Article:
Summary: The neutropenic diet is an intervention that excludes certain foods, especially fresh fruits and vegetables, from the diets of pediatric oncology patients to reduce infection rate. The purpose of this study was to demonstrate a safe and feasible methodology to evaluate the infection rate in pediatric cancer patients randomized to the neutropenic diet or to Food and Drug Administration (FDA)-approved food safety guidelines. Pediatric oncology patients receiving myelosuppressive chemotherapy were randomized to the neutropenic diet or to FDA food safety guidelines and followed through one chemotherapy cycle. The primary outcome was febrile neutropenia. Secondary outcomes were adherence and diet tolerability. Nineteen patients were enrolled. Four patients on each diet arm developed febrile neutropenia. The adherence rate was 94% for the neutropenic diet and 100% for the food safety guidelines. Although patients were able to tolerate both diets, there was more reported difficulty adhering to the neutropenic diet. Infection rates for children with cancer on the neutropenic diet were similar to those for patients following food safety guidelines. The results of this study suggest that a larger randomized trial to determine the effectiveness of food safety guidelines in minimizing the risk of food borne infection is safe and feasible in children with cancer. © 2006 Lippincott Williams & Wilkins, Inc.


Nebeling L, Lerner E. Implementing a ketogenic diet based on medium-chain triglyceride oil in pediatric patients with cancer. Journal of the American Dietetic Association. 1995; 95: 693-7.

Abstract: Traditionally, a ketogenic diet is given to drug-resistant children with epilepsy to improve seizure control. Inducing a ketogenic state in patients with cancer may be a useful adjunct to cancer treatment by affecting tumor glucose metabolism and growth while maintaining the patient's nutritional status. A ketogenic diet consisting of 60% medium-chain triglyceride (MCT) oil, 20% protein, 10% carbohydrate, and 10% other dietary fats was provided to a select group of pediatric patients with advanced-stage cancer to test the effects of dietary-induced ketosis on tumor glucose metabolism. Issues of tolerance and compliance for patients consuming an oral diet (consisting of normal table foods and daily MCT oil "shakes") and for patients receiving an enteral formula are reviewed. Preliminary use of the MCT oil-based diet suggests a potential in pediatric patients with cancer. Copyright © 2008 Elsevier B.V.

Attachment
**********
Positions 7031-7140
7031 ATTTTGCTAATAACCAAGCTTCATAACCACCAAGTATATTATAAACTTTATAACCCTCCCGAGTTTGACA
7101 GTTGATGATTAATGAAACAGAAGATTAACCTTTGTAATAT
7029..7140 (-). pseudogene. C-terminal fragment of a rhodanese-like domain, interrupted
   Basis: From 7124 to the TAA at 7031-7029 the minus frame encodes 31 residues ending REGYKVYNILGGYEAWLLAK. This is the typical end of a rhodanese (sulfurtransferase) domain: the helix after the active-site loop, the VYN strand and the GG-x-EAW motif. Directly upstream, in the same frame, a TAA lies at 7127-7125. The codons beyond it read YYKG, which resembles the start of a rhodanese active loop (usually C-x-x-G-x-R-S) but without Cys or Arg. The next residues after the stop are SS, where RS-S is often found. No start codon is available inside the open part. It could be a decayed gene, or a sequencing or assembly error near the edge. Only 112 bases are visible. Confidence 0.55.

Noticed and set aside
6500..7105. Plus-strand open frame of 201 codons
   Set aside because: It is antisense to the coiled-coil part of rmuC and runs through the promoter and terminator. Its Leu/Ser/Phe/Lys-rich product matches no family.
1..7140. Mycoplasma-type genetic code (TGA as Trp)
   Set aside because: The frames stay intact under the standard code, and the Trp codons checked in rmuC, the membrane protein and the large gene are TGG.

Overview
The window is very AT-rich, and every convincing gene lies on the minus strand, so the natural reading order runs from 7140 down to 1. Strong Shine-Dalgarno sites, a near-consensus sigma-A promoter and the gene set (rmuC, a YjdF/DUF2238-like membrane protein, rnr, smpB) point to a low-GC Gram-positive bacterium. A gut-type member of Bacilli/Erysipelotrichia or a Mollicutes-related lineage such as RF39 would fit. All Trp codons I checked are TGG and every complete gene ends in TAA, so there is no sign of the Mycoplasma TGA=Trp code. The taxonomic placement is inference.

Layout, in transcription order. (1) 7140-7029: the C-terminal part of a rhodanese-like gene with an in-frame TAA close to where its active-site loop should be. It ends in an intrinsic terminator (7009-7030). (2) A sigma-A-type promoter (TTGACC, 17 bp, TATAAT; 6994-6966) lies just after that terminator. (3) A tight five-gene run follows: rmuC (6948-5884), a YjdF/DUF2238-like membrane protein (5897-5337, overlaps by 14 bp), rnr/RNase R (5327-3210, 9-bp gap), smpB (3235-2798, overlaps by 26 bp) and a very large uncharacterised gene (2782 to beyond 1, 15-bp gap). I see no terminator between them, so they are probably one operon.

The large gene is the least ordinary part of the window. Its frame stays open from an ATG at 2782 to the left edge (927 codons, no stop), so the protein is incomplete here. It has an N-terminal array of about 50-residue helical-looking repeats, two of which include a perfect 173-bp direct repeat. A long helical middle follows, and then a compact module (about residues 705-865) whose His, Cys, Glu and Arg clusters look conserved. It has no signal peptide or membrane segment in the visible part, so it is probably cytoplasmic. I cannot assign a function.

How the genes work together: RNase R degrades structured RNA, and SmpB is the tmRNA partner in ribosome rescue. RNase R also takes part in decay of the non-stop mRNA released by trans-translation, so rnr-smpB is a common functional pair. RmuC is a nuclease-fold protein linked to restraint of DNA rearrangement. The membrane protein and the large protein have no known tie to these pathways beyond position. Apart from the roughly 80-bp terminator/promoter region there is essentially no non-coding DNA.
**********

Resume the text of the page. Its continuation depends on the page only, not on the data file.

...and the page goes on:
Nebeling LC, Miraldi F, Shurin SB, Lerner E. Effects of a ketogenic diet on tumor metabolism and nutritional status in pediatric oncology patients: two case reports. Journal of the American College of Nutrition. 1995; 14(2): 202-208.

Abstract: Objective: Establish dietary-induced ketosis in pediatric oncology patients to determine if a ketogenic state would decrease glucose availability to certain tumors, thereby potentially impairing tumor metabolism without adversely affecting the patient's overall nutritional status. Design: Case report. Setting: University Hospitals of Cleveland. Subjects: Two female pediatric patients with advanced stage malignant Astrocytoma tumors. Interventions: Patients were followed as outpatients for 8 weeks. Ketosis was maintained by consuming a 60% medium chain triglyceride oil-based diet. Main outcome measures: Tumor glucose metabolism was assessed by Positron Emission Tomography (PET), comparing [Fluorine-18] 2-deoxy-2-fluoro-D-glucose (FDG) uptake at the tumor site before and following the trial period. Results: Within 7 days of initiating the ketogenic diet, blood glucose levels declined to low-normal levels and blood ketones were elevated twenty to thirty fold. Results of PET scans indicated a 21.8% average decrease in glucose uptake at the tumor site in both subjects. One patient exhibited significant clinical improvements in mood and new skill development during the study. She continued the ketogenic diet for an additional twelve months, remaining free of disease progression. Conclusion: While this diet does not replace conventional antineoplastic treatments, these preliminary results suggest a potential for clinical application which merits further research.

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Last updated: March 3, 2011